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NFIB Response to New Small Business Lending Initiatives

Susan Eckerly, senior vice president of the National Federation of Independent Business, the nation’s leading small business association, issued the following statement in response to President Obama’s proposal to increase SBA loans and focus on community banks:
“NFIB welcomes the administration’s recognition that small businesses have been hit hard by the current economic crisis. According to NFIB’s monthly economic surveys, small business hiring and capital spending continue to be at or near record lows. And, credit has become more difficult to obtain since sales prospects and profit trends are very weak.
“Small business owners are the nation’s innovators that spur job creation, on average creating about two-thirds of the net new jobs annually. Historically, it has been small businesses that have rescued the country from a recession. But in order for small firms to continue to be our nation’s job generators, it’s critical that Washington listens to the top concerns of small business owners.
“The president’s proposal to increase SBA loans and focus on community banks is appreciated and will help some firms looking for that assistance. However it is not the silver bullet that is going to propel small business owners to start hiring again. The primary problem facing small business owners right now in terms of job creation is not access to credit, it’s a lack of sales, customers and confidence. Small business owners are unlikely to invest in hiring or expanding their businesses when sales and profits are so weak.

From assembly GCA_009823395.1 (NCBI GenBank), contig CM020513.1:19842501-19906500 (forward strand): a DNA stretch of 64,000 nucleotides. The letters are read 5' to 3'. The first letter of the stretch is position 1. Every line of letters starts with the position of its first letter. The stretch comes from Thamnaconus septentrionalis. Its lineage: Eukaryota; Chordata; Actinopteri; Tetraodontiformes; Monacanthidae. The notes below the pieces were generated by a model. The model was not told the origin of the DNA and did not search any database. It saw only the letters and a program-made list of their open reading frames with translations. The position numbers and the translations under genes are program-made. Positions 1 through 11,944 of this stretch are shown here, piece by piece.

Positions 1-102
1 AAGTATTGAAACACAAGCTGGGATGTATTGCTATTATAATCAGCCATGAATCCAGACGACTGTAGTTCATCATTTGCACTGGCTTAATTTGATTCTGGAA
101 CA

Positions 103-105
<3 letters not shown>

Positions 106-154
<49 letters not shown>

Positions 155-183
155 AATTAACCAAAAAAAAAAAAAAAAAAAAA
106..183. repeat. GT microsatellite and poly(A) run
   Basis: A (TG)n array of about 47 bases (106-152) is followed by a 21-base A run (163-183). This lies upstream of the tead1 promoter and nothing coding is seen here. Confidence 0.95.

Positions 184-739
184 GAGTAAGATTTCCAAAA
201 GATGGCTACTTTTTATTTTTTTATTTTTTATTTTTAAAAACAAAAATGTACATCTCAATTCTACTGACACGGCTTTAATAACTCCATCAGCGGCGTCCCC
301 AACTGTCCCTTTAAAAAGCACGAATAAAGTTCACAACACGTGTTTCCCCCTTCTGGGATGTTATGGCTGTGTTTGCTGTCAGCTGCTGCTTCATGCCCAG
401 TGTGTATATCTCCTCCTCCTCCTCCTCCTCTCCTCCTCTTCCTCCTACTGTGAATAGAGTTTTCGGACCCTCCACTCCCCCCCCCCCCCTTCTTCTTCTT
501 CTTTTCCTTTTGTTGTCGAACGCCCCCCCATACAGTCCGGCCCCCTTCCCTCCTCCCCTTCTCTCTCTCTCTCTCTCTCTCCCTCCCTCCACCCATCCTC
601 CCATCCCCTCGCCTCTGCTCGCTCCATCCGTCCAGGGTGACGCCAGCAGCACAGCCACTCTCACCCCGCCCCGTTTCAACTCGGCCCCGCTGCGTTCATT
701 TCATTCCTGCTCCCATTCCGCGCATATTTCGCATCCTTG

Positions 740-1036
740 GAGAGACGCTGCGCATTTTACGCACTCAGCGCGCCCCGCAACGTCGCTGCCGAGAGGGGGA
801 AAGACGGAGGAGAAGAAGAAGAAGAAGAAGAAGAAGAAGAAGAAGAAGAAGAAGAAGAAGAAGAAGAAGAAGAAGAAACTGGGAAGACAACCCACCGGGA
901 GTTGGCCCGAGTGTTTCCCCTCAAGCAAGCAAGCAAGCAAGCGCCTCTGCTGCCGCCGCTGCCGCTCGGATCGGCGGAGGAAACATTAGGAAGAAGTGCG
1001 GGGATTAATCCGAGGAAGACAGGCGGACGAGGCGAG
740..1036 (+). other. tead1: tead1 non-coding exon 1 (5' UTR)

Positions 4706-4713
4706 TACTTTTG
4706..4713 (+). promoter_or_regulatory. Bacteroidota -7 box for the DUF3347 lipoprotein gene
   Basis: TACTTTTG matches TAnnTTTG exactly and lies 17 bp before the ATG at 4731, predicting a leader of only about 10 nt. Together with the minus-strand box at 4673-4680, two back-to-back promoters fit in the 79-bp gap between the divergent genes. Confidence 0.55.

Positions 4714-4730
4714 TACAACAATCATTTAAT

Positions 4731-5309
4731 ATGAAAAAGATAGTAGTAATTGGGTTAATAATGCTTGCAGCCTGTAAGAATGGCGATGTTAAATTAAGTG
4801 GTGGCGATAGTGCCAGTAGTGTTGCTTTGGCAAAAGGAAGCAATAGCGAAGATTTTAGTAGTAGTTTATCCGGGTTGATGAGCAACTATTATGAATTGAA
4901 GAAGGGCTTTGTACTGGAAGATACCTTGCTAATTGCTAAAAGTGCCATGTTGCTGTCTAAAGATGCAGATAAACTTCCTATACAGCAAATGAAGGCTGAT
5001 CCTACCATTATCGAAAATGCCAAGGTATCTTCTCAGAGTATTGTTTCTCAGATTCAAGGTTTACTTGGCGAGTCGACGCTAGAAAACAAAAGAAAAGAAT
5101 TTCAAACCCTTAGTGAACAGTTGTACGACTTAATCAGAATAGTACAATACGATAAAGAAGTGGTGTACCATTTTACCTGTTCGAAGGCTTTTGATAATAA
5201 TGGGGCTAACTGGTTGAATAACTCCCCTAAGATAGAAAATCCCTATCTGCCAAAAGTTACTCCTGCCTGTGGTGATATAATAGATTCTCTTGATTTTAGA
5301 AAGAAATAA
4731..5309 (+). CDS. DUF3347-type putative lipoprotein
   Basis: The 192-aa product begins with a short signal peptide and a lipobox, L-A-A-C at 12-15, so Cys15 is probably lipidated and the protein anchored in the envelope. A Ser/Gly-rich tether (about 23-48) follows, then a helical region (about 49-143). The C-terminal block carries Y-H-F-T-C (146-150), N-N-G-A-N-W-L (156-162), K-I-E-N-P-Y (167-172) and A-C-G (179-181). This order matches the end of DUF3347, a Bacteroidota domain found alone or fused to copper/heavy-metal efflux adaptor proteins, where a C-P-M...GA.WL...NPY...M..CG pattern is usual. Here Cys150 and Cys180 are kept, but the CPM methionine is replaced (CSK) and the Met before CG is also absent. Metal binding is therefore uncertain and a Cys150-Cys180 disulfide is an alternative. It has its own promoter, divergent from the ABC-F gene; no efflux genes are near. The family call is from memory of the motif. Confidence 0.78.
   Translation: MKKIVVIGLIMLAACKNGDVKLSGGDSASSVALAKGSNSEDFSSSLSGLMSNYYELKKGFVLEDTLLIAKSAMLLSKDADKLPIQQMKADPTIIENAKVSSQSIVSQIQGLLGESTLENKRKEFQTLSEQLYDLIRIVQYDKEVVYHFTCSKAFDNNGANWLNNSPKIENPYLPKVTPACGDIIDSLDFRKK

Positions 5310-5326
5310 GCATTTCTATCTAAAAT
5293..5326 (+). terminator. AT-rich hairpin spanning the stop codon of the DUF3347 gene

“Following in the weak economy, small business owners are worried about the threat of increased taxes, new healthcare mandates, higher energy costs and more regulations from Washington. Small businesses don’t need more programs from Washington; they need lower taxes and fewer intrusions from government so they can take the calculated risks to expand their business.”
NFIB is the nation’s leading small business association, with offices in Washington, D.C. and all 50 state capitals. Founded in 1943 as a nonprofit, nonpartisan organization, NFIB gives small and independent business owners a voice in shaping the public policy issues that affect their business.

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